Quote from: Andre Canivet on May 30, 2010, 02:54:52 PMThank you for pointing that out, as it is a really good point. If I may, I'll try to synthesize your and Ron's views: There really is only a system when it's somehow explicit / agreed to by social contract, and even though it may be unwritten, it still constitutes a "text" of a sort, which behaviour is expected to follow. Random mistakes and misinterpretations aren't system---unless of course, everyone agrees that these behaviours are "canonical" and appropriate.
QuoteBut not to get off topic, I'm bound to run into areas where my ideas of system conflict with the GM's. In this case, our systems are "implicit" in that I have one, and he has one, and presumably the other players have their own, and yet we haven't yet had occasion to resolve the differences in these ideas and expected behaviours.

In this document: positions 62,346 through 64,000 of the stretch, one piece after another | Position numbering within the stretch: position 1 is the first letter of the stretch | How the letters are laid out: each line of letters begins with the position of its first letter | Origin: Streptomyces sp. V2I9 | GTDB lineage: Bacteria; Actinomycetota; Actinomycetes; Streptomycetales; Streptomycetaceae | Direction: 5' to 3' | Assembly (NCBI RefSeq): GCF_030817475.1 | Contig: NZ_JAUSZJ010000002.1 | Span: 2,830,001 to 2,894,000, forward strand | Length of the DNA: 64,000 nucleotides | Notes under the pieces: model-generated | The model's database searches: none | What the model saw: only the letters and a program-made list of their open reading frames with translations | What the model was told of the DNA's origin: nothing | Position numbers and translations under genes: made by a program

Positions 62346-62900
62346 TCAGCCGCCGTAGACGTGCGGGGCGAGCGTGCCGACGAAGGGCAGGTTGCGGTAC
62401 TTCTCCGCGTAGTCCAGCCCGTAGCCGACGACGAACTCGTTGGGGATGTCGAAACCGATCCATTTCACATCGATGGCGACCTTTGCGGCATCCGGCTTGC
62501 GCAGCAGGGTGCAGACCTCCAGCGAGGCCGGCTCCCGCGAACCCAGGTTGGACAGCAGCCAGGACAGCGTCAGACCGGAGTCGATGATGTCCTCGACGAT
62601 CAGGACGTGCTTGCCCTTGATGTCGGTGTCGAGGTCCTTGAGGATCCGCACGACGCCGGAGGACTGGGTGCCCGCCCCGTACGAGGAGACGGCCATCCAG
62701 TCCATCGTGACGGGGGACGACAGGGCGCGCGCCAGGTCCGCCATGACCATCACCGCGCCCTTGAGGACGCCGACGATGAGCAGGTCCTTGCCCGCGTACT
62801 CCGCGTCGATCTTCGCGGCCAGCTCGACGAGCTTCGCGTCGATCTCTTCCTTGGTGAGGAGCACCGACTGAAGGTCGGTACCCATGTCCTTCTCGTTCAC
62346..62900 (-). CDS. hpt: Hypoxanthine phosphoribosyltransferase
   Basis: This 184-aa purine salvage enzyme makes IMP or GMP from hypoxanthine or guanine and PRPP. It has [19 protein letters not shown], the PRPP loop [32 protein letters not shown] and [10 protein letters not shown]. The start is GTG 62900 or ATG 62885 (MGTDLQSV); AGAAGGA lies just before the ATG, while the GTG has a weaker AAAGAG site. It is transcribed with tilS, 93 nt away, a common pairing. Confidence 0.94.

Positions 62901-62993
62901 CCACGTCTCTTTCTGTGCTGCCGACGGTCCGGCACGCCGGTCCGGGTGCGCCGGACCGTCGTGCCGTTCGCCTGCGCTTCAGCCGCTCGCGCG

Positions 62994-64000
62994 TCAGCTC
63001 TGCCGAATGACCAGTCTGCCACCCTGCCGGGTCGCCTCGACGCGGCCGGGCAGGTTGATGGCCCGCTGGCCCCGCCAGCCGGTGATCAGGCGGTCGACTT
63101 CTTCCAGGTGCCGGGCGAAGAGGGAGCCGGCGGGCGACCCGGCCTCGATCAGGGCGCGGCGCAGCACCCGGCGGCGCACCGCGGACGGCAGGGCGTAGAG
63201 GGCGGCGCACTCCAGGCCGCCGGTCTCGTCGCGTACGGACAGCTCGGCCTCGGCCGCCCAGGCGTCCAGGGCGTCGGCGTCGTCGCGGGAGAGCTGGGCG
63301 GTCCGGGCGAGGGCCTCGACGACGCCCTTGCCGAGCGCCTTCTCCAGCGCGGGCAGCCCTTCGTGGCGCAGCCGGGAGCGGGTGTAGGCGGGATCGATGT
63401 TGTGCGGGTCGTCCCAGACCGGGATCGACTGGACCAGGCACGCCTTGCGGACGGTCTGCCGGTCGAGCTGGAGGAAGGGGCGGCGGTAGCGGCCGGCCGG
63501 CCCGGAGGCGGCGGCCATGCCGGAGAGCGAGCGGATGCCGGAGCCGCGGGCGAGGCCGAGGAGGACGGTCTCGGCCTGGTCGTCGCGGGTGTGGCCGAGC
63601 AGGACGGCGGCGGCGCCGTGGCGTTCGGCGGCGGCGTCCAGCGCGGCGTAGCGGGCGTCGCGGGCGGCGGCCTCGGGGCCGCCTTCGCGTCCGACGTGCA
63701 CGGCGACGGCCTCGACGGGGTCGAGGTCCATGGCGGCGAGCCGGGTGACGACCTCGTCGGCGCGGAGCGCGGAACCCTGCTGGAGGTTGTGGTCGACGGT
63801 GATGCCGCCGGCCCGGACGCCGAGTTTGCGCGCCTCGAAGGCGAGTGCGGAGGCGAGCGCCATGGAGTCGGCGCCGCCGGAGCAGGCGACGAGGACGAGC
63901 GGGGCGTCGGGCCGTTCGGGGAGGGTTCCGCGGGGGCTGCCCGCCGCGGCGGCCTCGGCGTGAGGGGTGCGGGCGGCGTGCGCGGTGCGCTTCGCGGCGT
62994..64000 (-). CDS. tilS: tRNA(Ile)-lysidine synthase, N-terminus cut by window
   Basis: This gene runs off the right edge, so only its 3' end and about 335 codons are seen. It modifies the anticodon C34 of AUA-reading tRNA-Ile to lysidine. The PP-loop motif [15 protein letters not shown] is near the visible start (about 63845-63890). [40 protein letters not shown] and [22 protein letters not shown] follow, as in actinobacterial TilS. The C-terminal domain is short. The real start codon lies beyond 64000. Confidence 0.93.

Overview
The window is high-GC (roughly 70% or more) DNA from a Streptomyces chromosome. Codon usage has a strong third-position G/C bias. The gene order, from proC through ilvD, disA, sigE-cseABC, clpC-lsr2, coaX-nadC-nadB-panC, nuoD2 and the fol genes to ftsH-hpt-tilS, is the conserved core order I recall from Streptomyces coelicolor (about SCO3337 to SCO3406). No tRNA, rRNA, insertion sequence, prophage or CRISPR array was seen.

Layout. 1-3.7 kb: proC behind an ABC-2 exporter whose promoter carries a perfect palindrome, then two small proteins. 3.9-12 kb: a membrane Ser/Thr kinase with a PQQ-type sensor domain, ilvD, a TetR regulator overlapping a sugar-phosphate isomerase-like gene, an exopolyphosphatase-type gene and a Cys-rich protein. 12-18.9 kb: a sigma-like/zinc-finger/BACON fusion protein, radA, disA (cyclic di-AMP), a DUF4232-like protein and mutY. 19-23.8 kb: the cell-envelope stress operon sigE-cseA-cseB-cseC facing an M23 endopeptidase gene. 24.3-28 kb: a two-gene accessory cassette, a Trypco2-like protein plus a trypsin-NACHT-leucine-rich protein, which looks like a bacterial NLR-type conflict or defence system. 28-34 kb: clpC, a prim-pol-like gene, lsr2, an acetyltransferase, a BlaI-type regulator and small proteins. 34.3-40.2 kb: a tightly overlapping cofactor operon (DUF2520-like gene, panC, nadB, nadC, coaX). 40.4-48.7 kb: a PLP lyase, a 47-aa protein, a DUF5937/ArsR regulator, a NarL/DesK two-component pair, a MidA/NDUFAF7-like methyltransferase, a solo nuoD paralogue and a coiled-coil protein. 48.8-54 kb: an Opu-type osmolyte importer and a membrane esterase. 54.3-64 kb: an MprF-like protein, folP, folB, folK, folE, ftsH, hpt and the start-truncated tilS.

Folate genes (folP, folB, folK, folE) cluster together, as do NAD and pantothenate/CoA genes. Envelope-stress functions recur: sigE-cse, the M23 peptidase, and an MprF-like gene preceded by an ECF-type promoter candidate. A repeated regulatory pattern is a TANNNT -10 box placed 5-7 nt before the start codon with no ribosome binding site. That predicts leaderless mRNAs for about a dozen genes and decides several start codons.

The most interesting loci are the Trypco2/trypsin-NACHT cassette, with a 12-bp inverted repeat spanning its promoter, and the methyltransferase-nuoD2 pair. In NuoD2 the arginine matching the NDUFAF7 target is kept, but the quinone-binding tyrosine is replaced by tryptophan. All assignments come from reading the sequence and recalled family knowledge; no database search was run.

QuoteIn response to your questions, they don't seem far out at all. In fact, I'm afraid my answer may be a bit far out. When I was asking what the game actually is, I was grappling with the idea that the game is this phantasmal thing--a kind of living imaginary process that resides strictly in the minds and the conversation of the players. The written text of the game---even the unwritten "text" or system, and things like maps, miniatures, artwork, dice, etc., can all represent and interact with the game... but they are not the actual game. It's like music. A CD or an MP3 file isn't music; lyrics aren't music; sonic vibrations aren't music; only the experience of music in the mind & body of the listener is the music. The music might be generated by all these other things, but is not identical to them.